Reposted from Texas Monthly
On Tuesday night, a pair of would-be art thieves in Houston attempted to commit a glamorous crime: breaking into the Museum of Fine Arts, Houston’s Bayou Bend Collection and Garden in River Oaks, with the suspected intent to pull off an honest-to-gosh heist. According to the museum, the duo is believed to have consisted of a man and a woman, who are accused of entering the illustrious mansion in which the collection is housed at around 6:45 p.m. How did they enter? If the words “art heist” mean anything, they mean that the thieves did not attempt to enter through the front door: rather, they squeezed through a grate covering a basement window on the museum’s north terrace.
What did they steal?
Alas, nothing. The heist wasn’t meant to be. The museum’s burglar alarm sounded, alerting a security guard to the intruders’ presence. As detailed by the museum’s statement on the attempted crime, they escaped through the main door on the museum’s southern facade, after which the security guard gave chase (!) as they darted through the woods (!!) on their way to a motorized fishing boat (!!!) they had prepared as a getaway vehicle, waiting for them on the nearby Buffalo Bayou.
Did they get clean away?
So far, it appears that way. After evading the security guard, the waterborne burglars navigated the bayou to a storm drain, where they abandoned their craft and, thus far, seem to have vanished. Police found the boat, investigated the museum, and explained that “no one was harmed and no works of art were damaged,” and that “nothing appears to have been removed from the premises.”
Who were they?
Nobody knows! That’s what happens when you complete a successful getaway.
You sound kind of impressed by these burglars?
I mean, kind of, yeah? Certainly, we don’t wish to encourage our readers to commit crimes of moral turpitude, and stealing valuable things that don’t belong to you is definitely not a good thing. But we are not immune to the allure of certain crimes as being, uh, pretty cool, and decades of heist movies and shows—from The Thomas Crown Affair to The Great Muppet Caperto Ocean’s Eleven to Bonnie & Clyde to Lupin—have worked their magic. We acknowledge the glamour conjured by the words “art thieves.” That’s especially true when the caper A) results in no injuries or material losses, B) was planned elaborately enough that the criminals found a basement window to enter through, and C) was conducted both by land and by sea.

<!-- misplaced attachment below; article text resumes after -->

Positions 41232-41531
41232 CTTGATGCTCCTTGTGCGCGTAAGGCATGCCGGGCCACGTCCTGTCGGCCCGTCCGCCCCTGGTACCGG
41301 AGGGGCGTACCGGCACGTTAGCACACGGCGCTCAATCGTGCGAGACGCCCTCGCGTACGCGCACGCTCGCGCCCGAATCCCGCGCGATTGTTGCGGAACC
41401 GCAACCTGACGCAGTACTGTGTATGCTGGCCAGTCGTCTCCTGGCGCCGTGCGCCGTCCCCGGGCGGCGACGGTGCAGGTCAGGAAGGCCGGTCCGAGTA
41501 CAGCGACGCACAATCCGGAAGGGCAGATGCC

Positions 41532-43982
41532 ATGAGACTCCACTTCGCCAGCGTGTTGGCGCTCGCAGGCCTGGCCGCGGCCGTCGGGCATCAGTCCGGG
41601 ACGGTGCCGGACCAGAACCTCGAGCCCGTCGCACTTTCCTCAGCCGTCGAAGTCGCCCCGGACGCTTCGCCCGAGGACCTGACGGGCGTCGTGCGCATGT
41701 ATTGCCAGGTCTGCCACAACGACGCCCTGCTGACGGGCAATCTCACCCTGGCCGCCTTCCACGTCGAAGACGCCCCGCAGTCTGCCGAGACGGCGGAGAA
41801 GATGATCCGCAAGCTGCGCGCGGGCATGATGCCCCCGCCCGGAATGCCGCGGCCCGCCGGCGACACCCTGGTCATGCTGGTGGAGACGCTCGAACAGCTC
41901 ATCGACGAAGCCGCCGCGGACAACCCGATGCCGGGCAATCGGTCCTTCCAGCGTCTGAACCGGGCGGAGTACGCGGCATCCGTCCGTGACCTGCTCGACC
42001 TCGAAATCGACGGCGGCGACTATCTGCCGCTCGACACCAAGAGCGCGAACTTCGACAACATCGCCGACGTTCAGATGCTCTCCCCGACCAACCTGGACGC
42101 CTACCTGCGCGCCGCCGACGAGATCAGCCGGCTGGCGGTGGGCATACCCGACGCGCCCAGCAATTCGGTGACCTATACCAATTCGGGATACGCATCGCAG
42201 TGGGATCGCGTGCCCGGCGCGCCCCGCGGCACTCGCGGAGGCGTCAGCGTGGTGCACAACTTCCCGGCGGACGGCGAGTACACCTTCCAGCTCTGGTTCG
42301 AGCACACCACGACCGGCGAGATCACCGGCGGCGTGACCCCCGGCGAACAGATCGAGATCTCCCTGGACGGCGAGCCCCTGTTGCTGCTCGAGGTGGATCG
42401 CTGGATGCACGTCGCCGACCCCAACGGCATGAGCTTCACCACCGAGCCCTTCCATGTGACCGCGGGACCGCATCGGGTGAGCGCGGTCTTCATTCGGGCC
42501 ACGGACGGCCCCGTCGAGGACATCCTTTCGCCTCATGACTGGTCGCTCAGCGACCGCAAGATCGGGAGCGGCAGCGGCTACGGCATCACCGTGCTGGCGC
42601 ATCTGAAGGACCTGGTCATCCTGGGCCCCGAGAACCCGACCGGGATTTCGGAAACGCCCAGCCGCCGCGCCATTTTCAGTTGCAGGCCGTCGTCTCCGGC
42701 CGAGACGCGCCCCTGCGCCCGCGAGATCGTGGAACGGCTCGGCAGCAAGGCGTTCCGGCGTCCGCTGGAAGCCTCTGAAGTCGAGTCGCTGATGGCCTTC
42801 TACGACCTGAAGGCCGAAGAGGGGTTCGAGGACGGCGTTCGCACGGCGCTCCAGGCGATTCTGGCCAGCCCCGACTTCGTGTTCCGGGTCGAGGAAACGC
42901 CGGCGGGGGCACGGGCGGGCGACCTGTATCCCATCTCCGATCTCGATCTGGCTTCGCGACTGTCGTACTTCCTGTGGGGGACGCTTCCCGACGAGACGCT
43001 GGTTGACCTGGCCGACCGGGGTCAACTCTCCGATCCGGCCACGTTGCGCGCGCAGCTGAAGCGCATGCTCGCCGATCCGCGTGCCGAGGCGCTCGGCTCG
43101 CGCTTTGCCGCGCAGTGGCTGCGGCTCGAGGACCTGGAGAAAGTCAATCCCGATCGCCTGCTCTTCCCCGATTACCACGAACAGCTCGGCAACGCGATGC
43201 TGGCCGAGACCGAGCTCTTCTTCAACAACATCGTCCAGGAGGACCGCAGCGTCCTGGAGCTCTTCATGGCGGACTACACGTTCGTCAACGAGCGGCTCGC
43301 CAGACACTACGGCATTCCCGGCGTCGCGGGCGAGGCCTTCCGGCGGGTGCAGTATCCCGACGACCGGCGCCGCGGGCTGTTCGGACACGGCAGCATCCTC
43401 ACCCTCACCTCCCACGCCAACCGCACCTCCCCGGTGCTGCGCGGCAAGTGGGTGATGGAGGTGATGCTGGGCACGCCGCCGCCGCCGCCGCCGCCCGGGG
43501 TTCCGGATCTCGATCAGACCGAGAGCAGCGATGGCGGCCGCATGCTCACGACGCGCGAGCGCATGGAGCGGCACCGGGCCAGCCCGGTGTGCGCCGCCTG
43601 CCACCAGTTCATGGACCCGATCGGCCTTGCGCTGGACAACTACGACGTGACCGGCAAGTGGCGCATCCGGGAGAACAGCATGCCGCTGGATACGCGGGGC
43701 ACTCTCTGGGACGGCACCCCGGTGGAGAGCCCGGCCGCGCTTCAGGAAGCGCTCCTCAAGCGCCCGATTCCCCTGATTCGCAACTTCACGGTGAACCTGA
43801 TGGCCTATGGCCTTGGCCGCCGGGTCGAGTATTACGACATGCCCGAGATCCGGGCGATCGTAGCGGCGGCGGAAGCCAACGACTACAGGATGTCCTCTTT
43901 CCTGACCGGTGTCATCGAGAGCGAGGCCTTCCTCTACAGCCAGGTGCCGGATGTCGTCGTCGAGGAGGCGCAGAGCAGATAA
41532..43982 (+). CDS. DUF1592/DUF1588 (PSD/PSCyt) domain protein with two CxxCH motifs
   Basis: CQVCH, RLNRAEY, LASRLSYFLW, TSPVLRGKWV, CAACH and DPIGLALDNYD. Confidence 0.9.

They still set off that alarm, though.
True, yes. These are C+ art thieves at best. Danny Ocean would not accept them into his crew.
Is art theft a thing that happens often in Texas?
Depends on your definition of “often,” really, but it happens more often than you might think! Right here in the Lone Star State, there are instances of high-end art, some of which is of immense value, being either taken, purchased despite being of dubious provenance, and/or disputed by multiple owners with claims to the work.
That’s true of pieces by contemporary artists such as Nicole Charbonnet and Erin Cone, who each had several paintings stolen from a trailer in a Dallas parking lot while in transit from Santa Fe, New Mexico, to Louisiana in 2019. (The FBI is still seeking leads in the case, though a possible break came in January, when a mysterious caller reached out to Cone and to Charbonnet’s art dealer, seeking a reward for returning the paintings.) It’s true of a pair of priceless stolen thirteenth-century Byzantine frescoes purchased and restored by Houston collector Dominique de Menil, half of the couple for whom the city’s Menil Collection is named, in the 1990s. After being displayed in Houston for more than a decade, the frescoes were returned to the Church of Cyprus in 2012. Just this month, a similar case in Dallas led to the return of a looted ancient artifact, the Stele of Lakshmi-Narayana, to its native Nepal.
And then there’s the pair of portraits of the actress Farrah Fawcett, painted by the legendary Andy Warhol, which the actress bequeathed to the University of Texas—but one of which remained for years in the possession of her former beau Ryan O’Neal. (O’Neal’s possession of the work was discovered, naturally, while he was filming a reality TV show, because the camera captured it hanging on his dang wall. After a lengthy legal battle, O’Neal was allowed to keep the painting.) Another recent scandal took place in Houston, where a ring of art thieves targeted the city’s wealthy socialite community—including former mayoral candidate Tony Buzbee, who used the example to argue for “more police on the street” during his campaign. Those burglars were arrested in the summer of 2019, after months of casing their targets via social media.
Do any of those stories contain the cinematic gravitas of two mysterious villains breaking into a stately mansion that houses nearly five thousand pieces of decorative art created between 1620 and 1870?
They do not. But neither do they involve anybody splashing around the sewers empty-handed, with their boat in the possession of the police, so we’ll call it a wash. In any case, the bungling bayou burglars did better than the 2014 attempted art thieves who tried to steal an oversized canvas work and escape through Houston’s downtown tunnel system but found themselves stymied by size of the 6-by-6-foot piece, which was too large to fit through the entryway.
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